Family History - Genealogy BA
The overall purpose of the BA in family history is to educate students in methodologies and resources used for historical family reconstitution in order to explore from the perspective of the family how human societies function and change over time so as to prepare them for careers in family history related fields as well as to more broadly understand and appropriately analyze their world with an historical perspective in a manner that spiritually strengthens each student.
Students successfully completing a family history major should demonstrate a significant range of skills and abilities in research and critical thinking. They should also possess a command of the key historical and genealogical terms and have the ability to identify and solve historical and genealogical problems through primary and secondary source research. By the end of the program, students should produce work that is clear, precise and well-written. The program provides students practical family history research skills as well as theoretical background in the discipline. Additionally, students gain content knowledge and knowledge of historical sources in the United States, generally and in selected geographical region in the U.S. or elsewhere in the world.
In terms of careers, the family history program is designed for the student who desires to have the specific skills of a genealogical researcher coupled with the broad educational background that history traditionally offers. Family history can also be valuable training for someone who plans to serve in a library or archive or as a supplemental income source for those who plan to teach or raise a family. A growing number of family history graduates are going on to do graduate work in history, library science, archival studies and other fields.
After completion of Religion C 261 (Introduction to Family History) and Rel C 293R (Specialized Studies in Family History), all Family History majors take History 217: The Family Historian's Craft, as their introductory class, providing fundamental family history methodology and writing, particularly focused on census and vital records around the globe. They also enroll in History 200, the Historian's Craft, which provides the historiographical background and the research, writing, and analytical skills that help students succeed in upper-division courses. The students then complete History 317 (Family and Law in American History) that emphasizes genealogical and historical research in US probate and property records. It also emphasizes advanced genealogical methods in the context of American history. Each student must also take two 300-level history courses. Family History Majors are also required to take History 220 and History 201 and 202 as part of their GE requirements.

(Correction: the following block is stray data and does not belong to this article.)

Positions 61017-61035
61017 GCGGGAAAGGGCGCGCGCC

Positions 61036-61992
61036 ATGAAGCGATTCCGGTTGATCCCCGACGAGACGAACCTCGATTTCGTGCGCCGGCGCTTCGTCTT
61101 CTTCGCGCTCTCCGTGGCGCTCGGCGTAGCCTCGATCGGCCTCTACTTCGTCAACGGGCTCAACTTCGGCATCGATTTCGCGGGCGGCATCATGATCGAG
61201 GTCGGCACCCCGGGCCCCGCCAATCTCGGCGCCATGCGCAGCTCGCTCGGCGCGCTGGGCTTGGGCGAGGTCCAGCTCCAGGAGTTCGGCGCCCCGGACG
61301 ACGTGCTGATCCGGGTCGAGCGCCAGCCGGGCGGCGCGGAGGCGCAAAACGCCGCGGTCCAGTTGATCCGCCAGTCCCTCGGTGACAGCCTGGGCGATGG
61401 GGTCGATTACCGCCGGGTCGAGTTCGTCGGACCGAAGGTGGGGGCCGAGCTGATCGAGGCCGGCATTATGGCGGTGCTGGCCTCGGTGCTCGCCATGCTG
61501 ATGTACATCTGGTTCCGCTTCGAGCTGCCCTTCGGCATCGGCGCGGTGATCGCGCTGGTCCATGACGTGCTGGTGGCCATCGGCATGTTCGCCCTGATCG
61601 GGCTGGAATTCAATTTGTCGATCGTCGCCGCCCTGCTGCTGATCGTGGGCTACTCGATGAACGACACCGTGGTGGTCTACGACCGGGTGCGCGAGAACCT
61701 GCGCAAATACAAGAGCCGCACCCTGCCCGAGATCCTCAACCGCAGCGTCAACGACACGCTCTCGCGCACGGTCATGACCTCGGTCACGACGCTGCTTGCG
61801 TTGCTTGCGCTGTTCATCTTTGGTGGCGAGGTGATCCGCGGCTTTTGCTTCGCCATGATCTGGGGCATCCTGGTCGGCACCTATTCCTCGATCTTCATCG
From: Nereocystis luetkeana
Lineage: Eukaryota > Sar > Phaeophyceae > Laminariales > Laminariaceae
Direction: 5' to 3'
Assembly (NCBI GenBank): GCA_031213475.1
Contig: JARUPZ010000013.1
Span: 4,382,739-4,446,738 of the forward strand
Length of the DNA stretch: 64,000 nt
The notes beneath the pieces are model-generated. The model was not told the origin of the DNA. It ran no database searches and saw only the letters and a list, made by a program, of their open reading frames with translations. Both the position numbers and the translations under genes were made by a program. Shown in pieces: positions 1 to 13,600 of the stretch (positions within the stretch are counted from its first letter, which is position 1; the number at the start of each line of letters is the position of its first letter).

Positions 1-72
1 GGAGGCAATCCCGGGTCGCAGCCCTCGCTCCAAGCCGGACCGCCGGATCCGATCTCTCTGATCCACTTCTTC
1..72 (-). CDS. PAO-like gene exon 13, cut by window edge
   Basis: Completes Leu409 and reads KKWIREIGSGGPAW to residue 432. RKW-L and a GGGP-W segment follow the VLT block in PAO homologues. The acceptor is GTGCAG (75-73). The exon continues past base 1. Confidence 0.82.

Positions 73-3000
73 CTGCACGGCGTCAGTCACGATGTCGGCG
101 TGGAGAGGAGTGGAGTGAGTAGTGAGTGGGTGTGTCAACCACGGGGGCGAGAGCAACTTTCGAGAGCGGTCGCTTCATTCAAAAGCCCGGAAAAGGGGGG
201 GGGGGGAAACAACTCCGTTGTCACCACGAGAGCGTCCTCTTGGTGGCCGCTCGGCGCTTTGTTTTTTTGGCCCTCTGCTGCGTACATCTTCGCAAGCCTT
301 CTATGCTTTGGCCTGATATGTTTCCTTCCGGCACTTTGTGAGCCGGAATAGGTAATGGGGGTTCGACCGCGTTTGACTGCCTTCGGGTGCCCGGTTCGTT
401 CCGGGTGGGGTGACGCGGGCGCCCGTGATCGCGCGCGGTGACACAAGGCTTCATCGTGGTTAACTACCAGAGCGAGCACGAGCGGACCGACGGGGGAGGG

Students then select courses from geographic-specific family history methodology courses. One of those courses must come from History 280, 281, or 282 (Northern US, Southern US, and Colonial US, respectively). The students then take three additional methodology courses, drawn from the remaining among 280, 281, 282, from additional geographic-specific courses: History 350, 351, 352, 353, and 354 (British, Germanic, Scandinavian, Hispanic, and Slavic, respectively), and from two skills courses: History 396 (Writing Historical Narratives) and History 434 (Computers in Family Historical Research).
Students choose a paleography course that best compliments the research courses they have taken, or plan to take. That course is drawn from History 420, 421, 422, 423, 424, 425 (Latin, English, Germanic, Slavic, Romance, and Scandinavia Language Handwriting and Documents).
In their senior year, students take three culminating courses: History 439, 490, 496R. History 439 (Professional Family History Research) emphasizes analytical and evidentiary skills and covers professional pathways and opportunities in family history. History 490 (Capstone research seminar) is the senior thesis class for all majors housed within the history department. It focuses on historical research and writing, demonstrated through an expository paper that develops and proves a historical thesis.